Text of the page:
Eurovision Song Contest
It was the first Eurovision Song Contest to be a two-day event, with one qualifying round held on a Wednesday and the grand finale held on the following Saturday. Under this new format, byes into the final were given to the United Kingdom, France, Germany and Spain (as the largest financial contributors to the European Broadcasting Union), Turkey (as the 2003 contest winners) and the nine remaining highest placed finishers in the 2003 contest. It was also the first contest to be broadcast in high definition format.
All participating countries had the right to vote in both the qualifying round and the grand finale. This was the first year in which all 36 participating countries voted based on a public phone vote.
On March 23, 2004, two draws were held to determine the running-order for the Semi-Final and Final events. A third draw took place, immediately following the Semi-Final on May 12, 2004, to determine the running order of the ten qualifying songs in the Final.
An hour after the Semi-Final had been aired, the European Broadcasting Union discovered that there had been problems with the vote counting in Monaco and Croatia. Digame, an affiliate of Deutsche Telekom, who had been responsible for processing the votes from Monaco, reported that they had encountered problems with their calculation software, and there was a problem with text message voting in Croatia. Consequently, some votes were not counted in the results announced at the end of the Semi-Final broadcast. When the results were corrected, to include these additional votes, they were found not to have affected which countries had qualified for the Final.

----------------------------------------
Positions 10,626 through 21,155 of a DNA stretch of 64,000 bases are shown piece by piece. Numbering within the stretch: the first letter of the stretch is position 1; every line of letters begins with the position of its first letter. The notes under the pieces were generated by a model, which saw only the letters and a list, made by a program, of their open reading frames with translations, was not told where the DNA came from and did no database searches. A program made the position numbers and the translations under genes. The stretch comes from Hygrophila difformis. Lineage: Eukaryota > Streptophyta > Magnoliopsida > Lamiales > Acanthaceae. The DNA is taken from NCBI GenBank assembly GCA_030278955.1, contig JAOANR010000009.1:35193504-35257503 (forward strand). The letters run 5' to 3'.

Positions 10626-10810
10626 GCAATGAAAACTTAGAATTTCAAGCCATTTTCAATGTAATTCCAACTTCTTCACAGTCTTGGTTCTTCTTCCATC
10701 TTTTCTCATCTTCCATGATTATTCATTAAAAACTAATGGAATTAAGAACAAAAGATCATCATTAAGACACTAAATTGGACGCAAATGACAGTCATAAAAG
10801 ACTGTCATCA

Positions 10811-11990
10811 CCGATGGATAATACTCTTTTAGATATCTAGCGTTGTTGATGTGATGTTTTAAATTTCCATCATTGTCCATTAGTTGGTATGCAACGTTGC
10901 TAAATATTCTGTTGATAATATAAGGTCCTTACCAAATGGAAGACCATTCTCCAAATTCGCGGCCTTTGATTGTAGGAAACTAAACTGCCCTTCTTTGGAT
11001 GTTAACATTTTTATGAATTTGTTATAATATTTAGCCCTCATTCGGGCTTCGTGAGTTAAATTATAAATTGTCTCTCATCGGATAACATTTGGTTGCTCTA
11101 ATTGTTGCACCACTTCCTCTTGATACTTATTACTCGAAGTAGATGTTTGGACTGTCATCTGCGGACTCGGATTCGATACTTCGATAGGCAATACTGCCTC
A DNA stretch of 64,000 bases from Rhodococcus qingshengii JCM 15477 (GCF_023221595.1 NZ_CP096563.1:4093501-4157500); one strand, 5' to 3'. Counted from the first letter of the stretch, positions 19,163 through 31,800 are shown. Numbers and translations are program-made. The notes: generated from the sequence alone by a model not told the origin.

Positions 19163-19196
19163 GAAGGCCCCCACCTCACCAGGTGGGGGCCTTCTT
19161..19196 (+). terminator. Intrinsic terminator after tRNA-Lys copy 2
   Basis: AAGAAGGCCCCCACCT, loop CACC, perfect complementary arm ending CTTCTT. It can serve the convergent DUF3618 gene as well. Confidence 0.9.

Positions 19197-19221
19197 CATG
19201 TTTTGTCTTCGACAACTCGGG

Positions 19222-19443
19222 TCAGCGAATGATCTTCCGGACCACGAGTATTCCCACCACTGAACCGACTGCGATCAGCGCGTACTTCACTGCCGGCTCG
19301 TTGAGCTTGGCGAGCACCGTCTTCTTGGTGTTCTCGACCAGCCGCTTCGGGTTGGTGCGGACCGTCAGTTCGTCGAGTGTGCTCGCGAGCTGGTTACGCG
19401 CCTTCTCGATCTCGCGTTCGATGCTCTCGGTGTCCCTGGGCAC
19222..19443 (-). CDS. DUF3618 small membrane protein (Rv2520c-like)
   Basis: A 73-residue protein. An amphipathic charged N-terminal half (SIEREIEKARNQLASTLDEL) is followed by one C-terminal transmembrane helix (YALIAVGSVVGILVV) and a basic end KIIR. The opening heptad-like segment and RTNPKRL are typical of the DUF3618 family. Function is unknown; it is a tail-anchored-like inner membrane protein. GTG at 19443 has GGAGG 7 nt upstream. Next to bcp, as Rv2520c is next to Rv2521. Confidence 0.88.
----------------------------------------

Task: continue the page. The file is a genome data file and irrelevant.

The contest was won by the Ukrainian entrant, Ruslana Lyzhichko, with the song Wild Dance, which won 280 points. Some commentators suggested that, true to Eurovision tradition, her victory could be attributed more to her dance routine and revealing attire than to the quality of the song. Allegations have been made by some, such as Terry Wogan, that bloc voting from Balkan and eastern European countries distorted the results. It is also notable that this was only the second participation for Ukraine.
Every country in the competition, including those who did not qualify for the final, was allowed to vote for the winners. After all performances were completed, each country opened their phonelines to allow their viewers to nominate their favourite song. Voting for your own country is not allowed, however.
According to the way in which viewers placed their vote, each country awarded points: the country which received the most viewer votes was awarded 12 points, the second 10 points, the third 8 points and then 7, 6, 5, etc. down to 1. This system allows for all countries to get at least a couple of points (regardless of whether they win the favour of any particular country).
de:Eurovision_Song_Contest_2004 nl:Eurovisiesongfestival 2004